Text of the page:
The same signal that drives aggressive growth in a deadly cancer cell type also triggers coping mechanisms that make it "notoriously" hard to kill, according to a study published online December 15 in Cell. When stressed, this cell type - far more than most cancer cells - encases its genetic messages in protein globs called "stress granules" that lessen the effect of chemotherapies. Led by two researchers from NYU Langone Medical Center and Thomas Jefferson University, the study revolves around the gene KRAS, which when changed, or mutated, drives abnormal growth in 90 percent of pancreatic cancers, as well as in many lung and colorectal tumors. As a second consequence of overactive KRAS, say the study authors, cells harboring this mutation form many more stress-coping granules. "Our results explain why KRAS mutant cells are so good at resisting treatments, and suggest a way to make them many times more vulnerable to existing chemotherapies," says senior study author Dafna Bar-Sagi, PhD, Vice Dean for Science and Chief Scientific Officer at NYU Langone. "Given the lack of good treatments for these patients, the ability to interfere with this coping mechanism would be revolutionary," says Bar-Sagi, also a professor in the Department of Biochemistry and Molecular Pharmacology at NYU Langone, and associated with its Perlmutter Cancer Center. All cells are continually exposed to stresses and rely on stress-coping mechanisms to survive. A growing body of evidence suggests that such resilience is especially vital for cancer cells, with the most resistant soon coming to dominate a growing tumor. In a long-recognized stress response, cells halt the reading of DNA instructions in the middle - at the point when genetic messages are surrounded by proteins - to form protective granules. While the role of such granules in normal cellular life is established, their contribution to the stubborn survival of KRAS mutant cancer cells had not been clear. In experiments, the research team showed that cells with KRAS mutations made six times more stress granules than cells without the mutations when exposed to either radiation or oxaliplatin, a chemotherapy that damages cancer cell DNA. Researchers were also able to capture and count the first images of stress granules in cancer cells resected from human pancreatic tumors, finding a marked increase. The study found further that stressed cancer cells with KRAS mutations increase granule formation by making more of a hormone-like molecule called 15-deoxy-delta 12,14 prostaglandin J2 (15-d-PGJ2). Importantly, increases in levels of 15-d-PGJ2 triggered more stress granule formation, not only in mutated cells, but also in nearby cells without KRAS mutations (a 13-fold increase), which then became more resistant to oxaliplatin. This is because 15-d-PGJ2 is a signaling molecule secreted by cells. "Mounting evidence suggests that the cancer cells making up even a single tumor are genetically diverse, so no treatment targeting just one genetic difference can kill them all," says study author Elda Grabocka, PhD, assistant professor of Cancer Biology at Sidney Kimmel Cancer Center at Jefferson. Grabocka designed the study while a post-doctoral scholar in Bar-Sagi's lab at NYU Langone. "If we could block the action of 15-d-PGJ2, we might make many more cancer cells in a tumor sensitive to a single therapy by removing a shared coping mechanism." Moving forward, the authors plan to study whether, as hinted in past studies, adding a cyclooxygenase 2 (COX 2) inhibitor - a popular type of anti-inflammatory painkiller - to chemotherapy can improve outcomes in patients with mutant KRAS cancers. Mutant KRAS cells are known to make extra COX 2, which increases 15-d-PGJ2 levels. At the same time, the researchers will seek to identify compounds that can directly counter 15-d-PGJ2 buildup, perhaps by using HPGD, an enzyme discovered in the current study to lower levels of 15-d-PGJ2. The study was supported by National Institutes of Health grants R01CA055360 and 1F32CA13922. The study authors took advantage of the Division of Advanced Research Technologies' Cytometry and Cell Sorting Laboratory and the Experimental Pathology Shared Resource Laboratory at NYU School of Medicine, which are supported by Perlmutter Cancer Center support grant P30CA016087.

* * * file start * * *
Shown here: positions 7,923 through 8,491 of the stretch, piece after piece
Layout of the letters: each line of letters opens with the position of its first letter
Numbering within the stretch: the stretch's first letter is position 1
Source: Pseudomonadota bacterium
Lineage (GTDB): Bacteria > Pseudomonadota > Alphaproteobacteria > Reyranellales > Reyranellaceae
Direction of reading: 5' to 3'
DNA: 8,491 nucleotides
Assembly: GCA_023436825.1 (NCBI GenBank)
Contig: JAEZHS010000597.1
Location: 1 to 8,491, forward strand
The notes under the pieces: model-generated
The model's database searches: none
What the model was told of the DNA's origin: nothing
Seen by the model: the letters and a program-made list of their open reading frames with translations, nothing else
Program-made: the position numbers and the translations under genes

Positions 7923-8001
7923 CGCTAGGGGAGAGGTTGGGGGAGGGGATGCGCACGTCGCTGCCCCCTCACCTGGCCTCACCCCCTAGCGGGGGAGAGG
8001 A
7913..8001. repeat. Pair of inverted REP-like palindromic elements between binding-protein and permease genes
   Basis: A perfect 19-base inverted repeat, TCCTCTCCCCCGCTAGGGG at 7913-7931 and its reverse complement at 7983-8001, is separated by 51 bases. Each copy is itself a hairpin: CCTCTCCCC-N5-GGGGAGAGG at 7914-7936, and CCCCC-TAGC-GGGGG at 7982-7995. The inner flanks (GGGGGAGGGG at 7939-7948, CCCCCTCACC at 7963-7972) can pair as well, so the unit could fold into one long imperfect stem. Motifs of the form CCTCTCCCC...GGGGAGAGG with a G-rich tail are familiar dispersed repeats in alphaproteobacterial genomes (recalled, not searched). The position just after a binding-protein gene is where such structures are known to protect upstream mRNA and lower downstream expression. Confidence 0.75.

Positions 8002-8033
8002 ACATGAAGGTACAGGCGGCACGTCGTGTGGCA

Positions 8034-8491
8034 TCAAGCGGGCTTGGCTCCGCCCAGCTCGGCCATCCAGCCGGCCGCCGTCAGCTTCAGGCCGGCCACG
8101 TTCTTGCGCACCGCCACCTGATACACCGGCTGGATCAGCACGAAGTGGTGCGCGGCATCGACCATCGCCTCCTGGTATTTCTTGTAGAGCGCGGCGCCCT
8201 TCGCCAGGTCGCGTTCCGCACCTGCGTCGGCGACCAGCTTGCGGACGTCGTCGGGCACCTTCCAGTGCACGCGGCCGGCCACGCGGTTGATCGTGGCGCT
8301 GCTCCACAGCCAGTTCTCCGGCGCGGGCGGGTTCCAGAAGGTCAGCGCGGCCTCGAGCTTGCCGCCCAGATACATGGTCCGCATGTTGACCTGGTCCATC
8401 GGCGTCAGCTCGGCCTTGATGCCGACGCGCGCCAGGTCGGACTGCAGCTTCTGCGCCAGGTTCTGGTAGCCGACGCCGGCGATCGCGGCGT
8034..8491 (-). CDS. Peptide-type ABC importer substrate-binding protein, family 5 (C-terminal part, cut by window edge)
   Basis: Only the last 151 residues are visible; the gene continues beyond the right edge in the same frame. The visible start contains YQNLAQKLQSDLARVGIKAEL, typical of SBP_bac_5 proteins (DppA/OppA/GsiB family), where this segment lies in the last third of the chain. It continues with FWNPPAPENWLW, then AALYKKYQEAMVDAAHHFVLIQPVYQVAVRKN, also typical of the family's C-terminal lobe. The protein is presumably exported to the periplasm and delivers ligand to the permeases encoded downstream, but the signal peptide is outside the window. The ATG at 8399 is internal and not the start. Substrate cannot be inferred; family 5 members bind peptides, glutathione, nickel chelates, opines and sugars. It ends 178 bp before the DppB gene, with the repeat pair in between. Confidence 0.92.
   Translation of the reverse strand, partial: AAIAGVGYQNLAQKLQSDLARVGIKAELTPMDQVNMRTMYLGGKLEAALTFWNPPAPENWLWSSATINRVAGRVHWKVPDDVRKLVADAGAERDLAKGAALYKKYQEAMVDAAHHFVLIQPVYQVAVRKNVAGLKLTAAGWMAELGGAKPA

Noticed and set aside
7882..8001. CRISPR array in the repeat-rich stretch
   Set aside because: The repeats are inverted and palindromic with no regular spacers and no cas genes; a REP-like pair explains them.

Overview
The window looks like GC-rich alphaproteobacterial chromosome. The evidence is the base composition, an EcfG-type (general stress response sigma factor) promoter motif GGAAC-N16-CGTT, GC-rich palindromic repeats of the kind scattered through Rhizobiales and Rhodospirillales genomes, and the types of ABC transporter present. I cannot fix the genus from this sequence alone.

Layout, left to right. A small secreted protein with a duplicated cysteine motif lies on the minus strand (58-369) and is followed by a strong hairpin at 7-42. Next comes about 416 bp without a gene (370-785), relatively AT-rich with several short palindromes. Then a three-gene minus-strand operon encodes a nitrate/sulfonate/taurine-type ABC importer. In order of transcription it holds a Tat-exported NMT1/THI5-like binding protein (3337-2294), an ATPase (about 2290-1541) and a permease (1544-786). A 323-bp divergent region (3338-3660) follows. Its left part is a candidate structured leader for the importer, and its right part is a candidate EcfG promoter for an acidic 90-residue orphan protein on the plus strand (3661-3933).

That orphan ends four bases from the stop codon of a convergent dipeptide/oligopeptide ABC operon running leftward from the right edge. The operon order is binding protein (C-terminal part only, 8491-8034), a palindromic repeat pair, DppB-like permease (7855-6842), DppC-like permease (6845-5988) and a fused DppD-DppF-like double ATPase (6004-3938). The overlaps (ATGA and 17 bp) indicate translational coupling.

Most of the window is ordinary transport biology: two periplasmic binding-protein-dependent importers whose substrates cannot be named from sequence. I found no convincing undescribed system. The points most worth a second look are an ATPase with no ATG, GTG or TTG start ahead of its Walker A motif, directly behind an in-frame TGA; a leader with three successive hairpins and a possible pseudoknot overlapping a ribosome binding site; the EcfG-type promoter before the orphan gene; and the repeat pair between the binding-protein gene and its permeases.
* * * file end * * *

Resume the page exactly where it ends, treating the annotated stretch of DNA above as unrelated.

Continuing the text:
Bergfors E.,Research and Development Unit in Local Health Care |